After a gloriously balmy weekend of 20 degrees celsius it was quite a shock to return to -2 degrees this morning. When I ventured outside I was met by the slightest drift of snowflakes. Although it is “officially” spring and there is some evidence of budding in plants, it still feels like a “tug-o-war” between the seasons. One of the seasonal phrases is yokan (lingering cold) that refers to the coldness that remains after the first day of spring. Realizing that this pattern of weather has been relatively consistent since ancient times somehow makes the cold seem less “personal”and gives me a modicum of relief understanding that patience is still required as Kyoto emerges out of hibernation.
Given that the weather at the start of spring is thus very cold and resembles winter, clear symbolic signifiers become very important to aid our psychological adjustment. The indispensable Japanese image for the coming of spring is the modest bird the uguisu bush warbler. After the long winter, it descends to the city from the surrounding hills and valleys. As the ancient poem notes, the voice of the bush warbler was to signal the arrival of spring:
Without the voice of the warbler that comes out of the valley, how would we know the arrival of spring?
Ōe no Chisato
The overwhelming focus in Heian (794-1185) period waka poetry is on the bush warbler’s song or voice. Particularly the “first cry” was used to confirm the identity of spring. To “see” the bush warbler was less important, especially as its appearance was unremarkable. It is a small sparrow-like bird with a white belly and feathers an uguisu color (a mix of green, brown and black). Thus the bush warbler’s presence had rather the opposite value given to Victorian era children who were preferred to be “seen and not heard”. The bush warbler also featured in love poems, functioning as a metaphor for desire, yearning and loneliness. The 8th century Man’yōshū anthology contains 51 poems on the bush warbler.
In the Heian and Kamakura (1185-1333) periods, waka (classical poetry) reached its zenith. It had a huge impact on visual and material culture in aristocratic society. The seasonal and natural associations developed by waka poems were used in myriad art forms including: the design for women’s kimonos, ceramics, lacquer ware, furniture, flower arrangement and tea ceremony utensils to mention just a few. In the Heian period, aristocrats not only “wore” the seasons on their kimonos but were surrounded by waka-based seasonal references inside their residences. Since aristocratic women of that period rarely went out into “primary” nature, “secondary” nature as depicted in screen paintings and gardens became surrogates for nature. Thus, these women often composed poems not of the bush warbler that they heard in the garden, but on the uguisu they saw on a screen painting.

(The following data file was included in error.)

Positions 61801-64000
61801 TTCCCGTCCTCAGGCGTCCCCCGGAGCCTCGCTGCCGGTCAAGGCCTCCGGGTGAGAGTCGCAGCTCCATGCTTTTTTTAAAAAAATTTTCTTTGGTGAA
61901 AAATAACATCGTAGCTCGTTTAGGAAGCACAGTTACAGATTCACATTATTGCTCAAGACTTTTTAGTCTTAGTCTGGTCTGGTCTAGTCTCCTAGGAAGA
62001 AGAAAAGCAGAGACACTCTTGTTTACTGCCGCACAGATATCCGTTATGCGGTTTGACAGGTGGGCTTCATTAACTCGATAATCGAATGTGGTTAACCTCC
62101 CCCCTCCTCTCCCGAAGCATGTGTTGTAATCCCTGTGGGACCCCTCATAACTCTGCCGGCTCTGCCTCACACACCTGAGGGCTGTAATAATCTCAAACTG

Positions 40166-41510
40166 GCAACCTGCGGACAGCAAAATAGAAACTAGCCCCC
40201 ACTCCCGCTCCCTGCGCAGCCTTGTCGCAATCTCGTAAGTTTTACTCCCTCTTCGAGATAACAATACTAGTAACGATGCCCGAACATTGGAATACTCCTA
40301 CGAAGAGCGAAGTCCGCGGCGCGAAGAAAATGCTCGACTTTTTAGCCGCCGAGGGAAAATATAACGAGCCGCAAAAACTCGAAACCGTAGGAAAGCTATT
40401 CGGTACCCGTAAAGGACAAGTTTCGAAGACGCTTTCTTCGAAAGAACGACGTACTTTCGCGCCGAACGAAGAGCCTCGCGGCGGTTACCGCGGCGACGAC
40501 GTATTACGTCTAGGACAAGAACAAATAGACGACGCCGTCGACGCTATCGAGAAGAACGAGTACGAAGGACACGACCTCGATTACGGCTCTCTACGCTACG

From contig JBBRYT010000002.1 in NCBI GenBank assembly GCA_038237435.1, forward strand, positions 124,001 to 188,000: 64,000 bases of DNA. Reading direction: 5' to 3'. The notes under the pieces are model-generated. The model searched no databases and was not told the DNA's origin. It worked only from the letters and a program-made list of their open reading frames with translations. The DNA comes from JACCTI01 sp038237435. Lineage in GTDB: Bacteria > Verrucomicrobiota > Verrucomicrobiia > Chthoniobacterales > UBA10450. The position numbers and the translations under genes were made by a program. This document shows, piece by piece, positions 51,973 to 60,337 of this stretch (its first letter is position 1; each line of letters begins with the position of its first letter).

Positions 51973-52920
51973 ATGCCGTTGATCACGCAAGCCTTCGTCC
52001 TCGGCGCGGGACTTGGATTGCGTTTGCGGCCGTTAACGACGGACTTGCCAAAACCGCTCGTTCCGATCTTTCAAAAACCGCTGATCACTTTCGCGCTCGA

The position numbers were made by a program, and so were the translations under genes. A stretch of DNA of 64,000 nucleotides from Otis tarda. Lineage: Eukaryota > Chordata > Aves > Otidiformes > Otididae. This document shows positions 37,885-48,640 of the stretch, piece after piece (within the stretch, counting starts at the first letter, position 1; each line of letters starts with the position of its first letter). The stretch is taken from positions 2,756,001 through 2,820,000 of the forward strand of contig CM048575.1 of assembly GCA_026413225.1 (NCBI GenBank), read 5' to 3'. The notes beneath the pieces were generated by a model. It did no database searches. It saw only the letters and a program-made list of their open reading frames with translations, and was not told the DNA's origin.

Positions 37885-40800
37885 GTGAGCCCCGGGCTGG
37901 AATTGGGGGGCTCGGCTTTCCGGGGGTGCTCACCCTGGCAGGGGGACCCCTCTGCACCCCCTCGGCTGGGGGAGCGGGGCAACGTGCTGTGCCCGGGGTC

In the Kamakura period (1185-1333), new forms of seasonal painting emerged. One of the most popular subjects for this new format presented one flower poem and one bird poem for each of the twelve months. This seasonal specificity and imagistic association were passed down through the centuries. In the Edo (1600-1868) period, famous woodblock painters such as Utagawa Hiroshige depicted bush warblers and the red plum blossom together. Even today (albeit diluted), poem and image, tree and bird have been closely integrated as seasonal topics since the ancient period.
It’s fascinating how poetry and seasonal imagery have also trickled down from the heyday of the aristocratic culture some 1000 years ago, into the naming of everyday foodstuffs such as vegetables. Since komatsuna Japanese Mustard Spinach comes into season “shun” around the time that the bush warbler begins to cry it is called uguisuna. This versatile vegetable rich in nutrients has a soft leaf without a strong flavor and is used in a variety of cooked dishes. Commonly it is boiled and dressed with sesame and soy sauce. Personally I like my uguisuna in a delicious freshly pressed juice that I make from an equal mix with red apples.
One can also experience the new spring through seasonal confectionary wagashi such as uguisumochi. One of the best known sweets of early February, uguisumochi consists of rice cakes filled with red adzuki bean paste “an” and coated in soy flour made from green soybeans that are shaped into uguisu bush warbler shapes by pinching both ends to create points. Uguisumochi is then dusted with a light green soyflour that has been colored with a bit of yomogi mugwort to resemble the green feathers on the bush warbler’s wings. Interestingly enough, when I went to my neighborhood wagashi Japanese confectionery store this afternoon, the old lady presiding insisted that she wrap the uguisumochi with a decorative paper wrapping that featured the red plum blossom with a poem. The soft sweet was delicious with a cup of matcha this afternoon and in the notable absence of the real bush warbler’s cry, served as a timely reminder to this “post-aristocratic” Kyoto resident that spring has indeed arrived.